OpenLicht was funded by the German Ministry of Education and Research (BMBF), with the goal of enabling new forms of collaboration between science, business, maker and startup community. Infineon Technologies AG is supervising the project in close cooperation with Bernitz Electronics GmbH, Deggendorf Institute of Technology and the Technical University of Dresden.
The results are now being made public and include the prototype of a smart lighting system based on artificial intelligence. It automatically adjusts the light in the room to the user’s position and activity, such as reading or watching TV, learns the person’s preferences and can even respond to a certain degree to circumstances it has not learned previously.
The solution developed in the project is based on open source approaches like openHAB, a smart home system, and machine learning libraries. Use of freely available development environments, software frameworks and low-cost hardware solutions enables integration of a wide range of different sensor data and further development of existing results by the community.
Intelligent light design is entering the smart home and – so the vision – will accompany us through our everyday life with fully automated solutions. However, the ones currently available on the market so far often pose a raft of challenges for users. It is frequently the case that they are, at most, partly automated and are complicated to program. Moreover, the systems often fail to safeguard privacy or unnecessarily consume power, since light usage is not tailored ideally to the user’s needs, which in turn has a negative impact on CO 2 emissions. OpenLicht has found answers to these challenges.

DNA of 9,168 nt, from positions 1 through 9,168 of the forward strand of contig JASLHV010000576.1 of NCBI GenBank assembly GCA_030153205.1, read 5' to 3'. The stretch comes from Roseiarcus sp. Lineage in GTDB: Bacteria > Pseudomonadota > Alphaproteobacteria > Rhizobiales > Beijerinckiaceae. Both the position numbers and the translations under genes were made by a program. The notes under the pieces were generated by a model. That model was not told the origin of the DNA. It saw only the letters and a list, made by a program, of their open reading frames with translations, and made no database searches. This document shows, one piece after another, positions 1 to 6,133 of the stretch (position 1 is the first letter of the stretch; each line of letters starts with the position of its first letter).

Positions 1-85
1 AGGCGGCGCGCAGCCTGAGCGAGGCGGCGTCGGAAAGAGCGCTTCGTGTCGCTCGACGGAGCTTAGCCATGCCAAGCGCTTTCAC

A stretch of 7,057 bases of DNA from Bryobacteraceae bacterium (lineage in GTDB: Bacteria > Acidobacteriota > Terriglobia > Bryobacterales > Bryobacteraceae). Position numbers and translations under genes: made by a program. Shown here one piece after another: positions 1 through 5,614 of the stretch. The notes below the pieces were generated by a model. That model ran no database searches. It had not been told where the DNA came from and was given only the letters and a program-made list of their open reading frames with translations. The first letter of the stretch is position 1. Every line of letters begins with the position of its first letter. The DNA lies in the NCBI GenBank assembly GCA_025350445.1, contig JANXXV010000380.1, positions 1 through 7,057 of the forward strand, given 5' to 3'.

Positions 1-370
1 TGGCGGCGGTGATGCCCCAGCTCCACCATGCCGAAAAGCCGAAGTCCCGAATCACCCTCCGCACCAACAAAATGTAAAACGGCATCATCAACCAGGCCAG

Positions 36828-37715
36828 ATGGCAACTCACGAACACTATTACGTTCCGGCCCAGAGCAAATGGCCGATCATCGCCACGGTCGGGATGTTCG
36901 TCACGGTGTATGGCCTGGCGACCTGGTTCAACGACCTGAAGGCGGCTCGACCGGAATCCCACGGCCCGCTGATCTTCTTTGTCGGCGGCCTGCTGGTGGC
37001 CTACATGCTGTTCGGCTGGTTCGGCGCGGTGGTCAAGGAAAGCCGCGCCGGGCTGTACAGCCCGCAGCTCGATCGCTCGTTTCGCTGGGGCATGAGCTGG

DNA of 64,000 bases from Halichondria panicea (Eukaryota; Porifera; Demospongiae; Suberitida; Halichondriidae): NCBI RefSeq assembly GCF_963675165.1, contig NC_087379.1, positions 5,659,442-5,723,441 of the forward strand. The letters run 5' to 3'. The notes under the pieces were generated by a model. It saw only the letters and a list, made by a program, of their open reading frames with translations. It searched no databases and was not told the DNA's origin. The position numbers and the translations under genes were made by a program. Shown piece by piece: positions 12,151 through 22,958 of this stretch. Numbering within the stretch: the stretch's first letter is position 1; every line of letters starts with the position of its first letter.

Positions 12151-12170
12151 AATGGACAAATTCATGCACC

Smart light solutions with the aid of artificial intelligence (AI)
The use of AI in the local network creates smart light solutions that are safe, yet sustainable and safeguard the user’s privacy. The AI acts on a system that is closed off from the outside world and does not have to be connected to the Internet. An open source gateway based on a Raspberry Pi and an Infineon Trusted Platform Module (TPM) has been developed to enable that.
That means data does not have to be sent to the cloud, but can instead be processed locally, which ensures security and privacy for households. These factors are vital in increasing the acceptance of smart home solutions. In addition, automatic adjustment to the user’s activities makes sure the light required at a particular moment is available. That avoids unnecessary “floodlighting” and helps protect the climate without the need to appeal to users’ conscience.
Open light for everybody
Software developments have been documented by OpenLicht and published on GitHub, for example, while new light ideas have been fleshed out in do-it-yourself projects and made available for replication on platforms such as “Thingiverse” or “Hand im Glück.” The platform concept also fosters dialog within the light community. The ultimate goal is to enable everyone to develop state-of-the-art light solutions.
In the evaluation phase, OpenLicht involved various creative partners at the interface between knowledge, innovation and design in order to open up access to light development: In cooperation with Munich University of Applied Sciences and the Strascheg Center for Entrepreneurship, students of design, electrical engineering and economics developed light innovations, built demonstrators and created business models. At the Lichtwoche München trade fair in 2019, various workshops were able to be held – both with laypersons and professionals – to implement modern light solutions, for example using 3D printing technology. And at an event staged in cooperation with the “Technik für Kinder” association in Deggendorf, children built their own smart light in just one morning. OpenLicht therefore enables light to be grasped in a dual sense: Lighting responds to movement and can be used, developed and redesigned by everyone.